The average person experiences more than 6,000 individual thoughts per day: exhausting to consider, let alone write about. Fiction can distil these moments, organise the messiness of the human mind, evoke empathy. And yet empathy — or at least pity — is what the unnamed narrator of this astonishing debut fears, as she wrestles with a hidden trauma and how to disclose it — not only to those around her but more importantly to herself.

Rebecca Watson’s little scratch began life as an entry for The White Review’s short story competition in 2018. Since then, Watson (who is the FT’s assistant arts editor) has expanded the material, building it into a novel that feels voyeuristically close, as the narrator shares WhatsApp messages, images, questions, fantasies and flashbacks that chart morning turning to night across a single day.

The “stream” in stream-of-consciousness suggests small rivulets of perceptions and impressions in real time. Inherent to this approach is the difficulty of ensuring readers take as much notice of the significant thoughts as the transitory or less important ones, at least in terms of plot. In little scratch, the events unfold in fragments mirrored in the typography of each page, which is mostly split into two or three columns. It sounds like a tiring read, but the rhythm is engaging and the voice instantly recognisable.

The little scratches of the title are both literal — the secret of the narrator’s trauma made manifest through compulsive scratching of her skin — but figurative too. She wakes up hungover, pushing unwanted memories firmly away, “no more thinking about that now”. She scrambles into clothes, on to the London Overground, through the office’s swing doors; she contemplates soup in the canteen, performs mundane tasks, cycles to meet her boyfriend, has a pint. It’s a constant cycle of “awake! remembering, sleep, wake!” Her pain, though, is private: “look at me”, she observes, “being an ordinary person”.

A large part of the story takes place in the office, and while this microcosmic world of logging on and showing up was contemporary at the time of writing, it feels somewhat dated after the unusual year that was 2020. The narrator steels herself against the entrance, “past lifts, down into the dreaded corridor / through dreaded swing doors, past dreaded toilet, kitchen on dreaded left, dreaded desk, dreaded desk” while the right-hand column descends, one word at a time: “why / am / I / here”. Except to the reader, she is largely silent, staring at a poster discouraging workplace bullying while senior colleagues provide a braying soundtrack, “ha ha they say ha ha”.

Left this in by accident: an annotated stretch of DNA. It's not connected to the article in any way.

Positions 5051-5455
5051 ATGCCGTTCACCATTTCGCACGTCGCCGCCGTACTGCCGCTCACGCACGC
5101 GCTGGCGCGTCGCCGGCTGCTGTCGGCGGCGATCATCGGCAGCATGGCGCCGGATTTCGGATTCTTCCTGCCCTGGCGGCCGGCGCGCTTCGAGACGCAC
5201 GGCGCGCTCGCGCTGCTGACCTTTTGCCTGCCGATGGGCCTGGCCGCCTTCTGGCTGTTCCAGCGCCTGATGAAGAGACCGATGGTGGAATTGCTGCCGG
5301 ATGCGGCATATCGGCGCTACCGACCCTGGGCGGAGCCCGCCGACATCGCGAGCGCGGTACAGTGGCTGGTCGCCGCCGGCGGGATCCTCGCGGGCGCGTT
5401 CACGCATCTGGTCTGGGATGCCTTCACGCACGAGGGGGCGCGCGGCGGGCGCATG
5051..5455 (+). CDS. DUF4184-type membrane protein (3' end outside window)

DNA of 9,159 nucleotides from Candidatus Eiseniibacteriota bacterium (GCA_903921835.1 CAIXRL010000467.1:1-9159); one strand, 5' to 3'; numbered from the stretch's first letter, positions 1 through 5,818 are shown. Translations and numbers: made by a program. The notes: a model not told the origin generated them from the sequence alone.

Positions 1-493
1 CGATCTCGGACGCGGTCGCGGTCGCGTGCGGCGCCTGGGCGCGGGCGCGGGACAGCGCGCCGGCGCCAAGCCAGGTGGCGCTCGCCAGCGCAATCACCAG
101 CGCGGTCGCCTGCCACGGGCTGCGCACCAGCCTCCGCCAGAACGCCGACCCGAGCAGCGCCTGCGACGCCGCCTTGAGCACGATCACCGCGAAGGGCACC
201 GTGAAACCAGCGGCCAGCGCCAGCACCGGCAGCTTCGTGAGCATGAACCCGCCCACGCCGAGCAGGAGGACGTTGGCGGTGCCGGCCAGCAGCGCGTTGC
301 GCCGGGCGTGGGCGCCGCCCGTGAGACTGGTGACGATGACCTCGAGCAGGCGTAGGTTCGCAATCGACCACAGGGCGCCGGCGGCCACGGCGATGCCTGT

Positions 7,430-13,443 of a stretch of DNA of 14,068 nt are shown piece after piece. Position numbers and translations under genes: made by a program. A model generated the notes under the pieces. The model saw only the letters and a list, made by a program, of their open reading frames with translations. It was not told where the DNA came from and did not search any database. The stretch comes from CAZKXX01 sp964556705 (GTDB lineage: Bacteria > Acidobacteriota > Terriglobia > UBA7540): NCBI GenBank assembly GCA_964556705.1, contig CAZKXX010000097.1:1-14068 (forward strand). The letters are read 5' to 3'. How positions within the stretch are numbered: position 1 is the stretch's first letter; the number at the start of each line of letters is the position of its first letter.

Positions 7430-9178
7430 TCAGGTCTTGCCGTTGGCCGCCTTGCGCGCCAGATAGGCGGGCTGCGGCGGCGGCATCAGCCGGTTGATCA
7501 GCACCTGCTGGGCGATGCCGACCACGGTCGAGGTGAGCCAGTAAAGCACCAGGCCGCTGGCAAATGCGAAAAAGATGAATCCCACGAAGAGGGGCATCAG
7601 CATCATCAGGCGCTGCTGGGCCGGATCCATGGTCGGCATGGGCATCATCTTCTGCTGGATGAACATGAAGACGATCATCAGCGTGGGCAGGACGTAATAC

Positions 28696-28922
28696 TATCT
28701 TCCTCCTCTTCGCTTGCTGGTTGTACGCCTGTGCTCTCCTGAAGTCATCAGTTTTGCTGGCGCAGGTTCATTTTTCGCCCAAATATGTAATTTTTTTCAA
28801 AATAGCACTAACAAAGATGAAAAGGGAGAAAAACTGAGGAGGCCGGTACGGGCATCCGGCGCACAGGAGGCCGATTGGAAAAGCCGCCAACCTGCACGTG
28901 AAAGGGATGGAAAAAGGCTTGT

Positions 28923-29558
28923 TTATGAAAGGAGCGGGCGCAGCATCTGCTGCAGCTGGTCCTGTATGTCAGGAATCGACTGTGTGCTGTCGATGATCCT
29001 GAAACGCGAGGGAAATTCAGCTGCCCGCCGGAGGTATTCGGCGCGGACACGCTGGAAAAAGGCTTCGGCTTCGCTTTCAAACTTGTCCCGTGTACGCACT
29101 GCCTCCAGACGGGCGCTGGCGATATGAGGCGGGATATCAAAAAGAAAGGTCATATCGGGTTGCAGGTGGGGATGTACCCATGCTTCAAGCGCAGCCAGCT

The protagonist’s boyfriend, and to a lesser extent her mother, appear cameo-like from time to time, but their obliviousness to her trauma render them superficial, deliberately so it seems: “I love him, but what I love more, right now, is a duvet over my head”, she thinks, “pretending for ease”. There is little they can do to help, and this sense of isolation reinforces the vicious, prison-like circle of her groundhog days.

Ancillary figures, like a man selling caramel nuts, intrude “to show his presence when I was finally for a moment not present anywhere . . . needing me to notice, to be interrupted, to give the attention I was so set on giving elsewhere”. These instances provide wider, though nuanced, context, on the toll that such interactions — the smiles, nods, unsolicited comments — take on daily life, particularly that of a woman, and how hard this can be to articulate to someone who hasn’t experienced them.

Many books dealing with a subject as serious as Watson’s hold their readers firmly within an atmosphere of pain, but here, the instances of playful rage, frustration and knowing cynicism neatly reveal that horror and humour need not be mutually exclusive. There is power in the narrator’s vulnerability, in her multitudes colliding, in the casual digressions, in the joy she finds through simple things — mint tea, cycling home in the dark, chips dipped in gravy, having sex.

Much like Michaela Coel’s TV drama I May Destroy You, this novel’s climax comes through the narrator’s own acknowledgment of her terrible trauma and what it means, rather than through neat divulgence or justice-seeking. It was rare until recently to find female characters who recognise their suffering without letting it define them. The unsayable becomes sayable — and for this book, this narrator, that may for now be enough.

little scratch, by Rebecca Watson, Faber & Faber, RRP£12.99, 202 pages

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